January 2015 - December 2015
Daemo is a novel crowdsourcing platform developed under the guidance of Professor Michael Bernstein from Stanford University. I was a member of the Stanford Crowd Research Collective which is a worldwide group of researchers led by Professor Michael Bernstein in Stanford CS Department. I worked on this project for ten months.
First few weeks involved researching about the existing crowd markets to understand what is working well for those markets and what are the shortcomings. Every team had to write down their learnings from the research. All the learnings were combined to focus on the most important drawbacks to be addressed and the best features to be included in our platform. Following are the ideas my team presented:
1. Requester and worker portfolios : Requesters and workers need to have trust in each other and on the platform they are working on in order to achieve better results. One of the ways to achieve this trust is by having accounts of requesters and workers as portfolios. This portfolio should display their skill sets with a proof e.g. if a worker says he is good in programming then that can be proven by displaying where he graduated from or by telling which IT company he worked for and what was his contribution there. On the requester side, he can provide as proof the details about the company or firm the worker will be working for.
2. Rating and crowd reviewing : Once a work is successfully completed, the requester can give rating to the worker which will be added to his portfolio. This will help to improve his profile so that other requesters can trust the worker and he will get more opportunities. Same goes for the requester as well. The worker can rate the requester on the grounds of the work allotted to him and how the requester’s attitude was towards his worker.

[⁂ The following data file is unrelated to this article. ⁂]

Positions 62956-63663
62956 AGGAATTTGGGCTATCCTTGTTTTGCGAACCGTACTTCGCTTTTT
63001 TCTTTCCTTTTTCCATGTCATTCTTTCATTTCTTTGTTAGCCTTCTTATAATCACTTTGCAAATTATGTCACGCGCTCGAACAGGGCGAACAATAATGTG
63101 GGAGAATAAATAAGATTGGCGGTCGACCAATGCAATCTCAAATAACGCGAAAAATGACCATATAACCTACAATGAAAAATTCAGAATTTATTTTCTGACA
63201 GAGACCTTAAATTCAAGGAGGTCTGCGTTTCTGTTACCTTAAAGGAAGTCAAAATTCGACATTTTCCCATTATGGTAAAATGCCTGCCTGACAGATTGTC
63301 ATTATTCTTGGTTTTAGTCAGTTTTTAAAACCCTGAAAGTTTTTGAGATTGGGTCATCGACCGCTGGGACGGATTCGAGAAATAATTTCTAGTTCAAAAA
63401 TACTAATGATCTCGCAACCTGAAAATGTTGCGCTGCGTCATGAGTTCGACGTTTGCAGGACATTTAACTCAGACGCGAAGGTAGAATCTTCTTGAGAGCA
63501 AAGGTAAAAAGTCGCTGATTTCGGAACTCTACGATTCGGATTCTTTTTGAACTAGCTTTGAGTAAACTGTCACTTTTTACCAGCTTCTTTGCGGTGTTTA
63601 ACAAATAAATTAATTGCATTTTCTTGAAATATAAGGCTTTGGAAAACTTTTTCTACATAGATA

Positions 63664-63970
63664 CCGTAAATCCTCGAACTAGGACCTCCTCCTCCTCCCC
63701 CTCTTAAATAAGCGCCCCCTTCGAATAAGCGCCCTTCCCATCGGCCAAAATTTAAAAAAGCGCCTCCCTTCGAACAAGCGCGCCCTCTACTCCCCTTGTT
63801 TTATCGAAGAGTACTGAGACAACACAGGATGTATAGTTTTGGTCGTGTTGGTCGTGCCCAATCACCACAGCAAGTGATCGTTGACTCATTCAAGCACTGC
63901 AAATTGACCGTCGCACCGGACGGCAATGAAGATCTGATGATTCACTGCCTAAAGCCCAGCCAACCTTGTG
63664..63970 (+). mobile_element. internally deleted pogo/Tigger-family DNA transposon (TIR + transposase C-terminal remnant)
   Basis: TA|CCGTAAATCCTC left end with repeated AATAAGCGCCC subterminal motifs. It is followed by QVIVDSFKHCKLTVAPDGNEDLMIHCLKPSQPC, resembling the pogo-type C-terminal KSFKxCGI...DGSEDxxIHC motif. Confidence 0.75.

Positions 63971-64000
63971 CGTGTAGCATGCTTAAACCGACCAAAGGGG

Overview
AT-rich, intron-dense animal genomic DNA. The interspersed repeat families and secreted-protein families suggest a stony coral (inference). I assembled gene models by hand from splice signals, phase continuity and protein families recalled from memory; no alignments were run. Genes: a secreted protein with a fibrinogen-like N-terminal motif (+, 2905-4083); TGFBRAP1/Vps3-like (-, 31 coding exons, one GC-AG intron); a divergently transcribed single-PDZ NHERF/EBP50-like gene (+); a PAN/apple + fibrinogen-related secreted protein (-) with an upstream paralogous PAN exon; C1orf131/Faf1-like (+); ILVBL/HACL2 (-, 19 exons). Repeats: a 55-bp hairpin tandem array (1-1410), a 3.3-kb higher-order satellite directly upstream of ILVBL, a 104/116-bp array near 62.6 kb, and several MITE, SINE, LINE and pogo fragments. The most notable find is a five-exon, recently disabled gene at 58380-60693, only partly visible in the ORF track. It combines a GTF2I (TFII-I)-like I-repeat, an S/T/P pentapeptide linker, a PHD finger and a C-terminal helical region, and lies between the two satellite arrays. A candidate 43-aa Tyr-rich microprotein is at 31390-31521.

3. Creation and Monitoring of Milestones : The current crowdsourcing platforms support the work distribution by the requester, which can only be verified after the final submission. In this scenario, the requester will have no assurance that their work accepted by the multiple workers will be completed on time. In order to overcome this issue, there is a need for the requester to follow and guide through the progress of the workers. This can be achieved by breaking the main problem into smaller ones with defined deadlines. This approach will help the requester to note the workers’ progress at every stage.
4. Chat System : The best way to quickly communicate is to have a chatting mechanism as seen in many social networking sites these days. This will help in better understanding of the problem or the context and the problem can be solved in real time.
Wireframe and Prototype
Next phase we created a prototype of the platform from our ideas using Balsamiq prototyping tool.
Logo Design and UI
This phase we started individually on the track we were interested in. I chose Design track. Here we designed the logo for the platform. The platform was named Daemo after many inputs and discussions. The final logo is shown on the left hand side image.
I conducted an evaluation of the application to discover how various users ranging from beginner to expert in the field of crowdsourcing interpret the application. I wanted to get a deeper understanding of the user experience, in addition to comprehend the similarities with other crowdsourcing platforms. Keeping the factor of accessibility in mind, I chose to focus on a wide spectrum of users, who were new to the professional world (24-27 age group) to experienced professionals (32-35 age group). I conducted Heuristic evaluation on eight users by assigning them a microtask of Collage Making. I chose this task as it is simple to do and will not consume much time; hence a microtask. I collected data, took interviews, discussed my observations and noted individual findings with respect to the application to complete the evaluation.
Our work was presented as a poster paper titled "Daemo: A Self Governed Crowdsourcing Marketplace" at the 28th ACM User Interface Software and Technology Symposium (UIST) 2015, Charlotte, North Carolina, USA.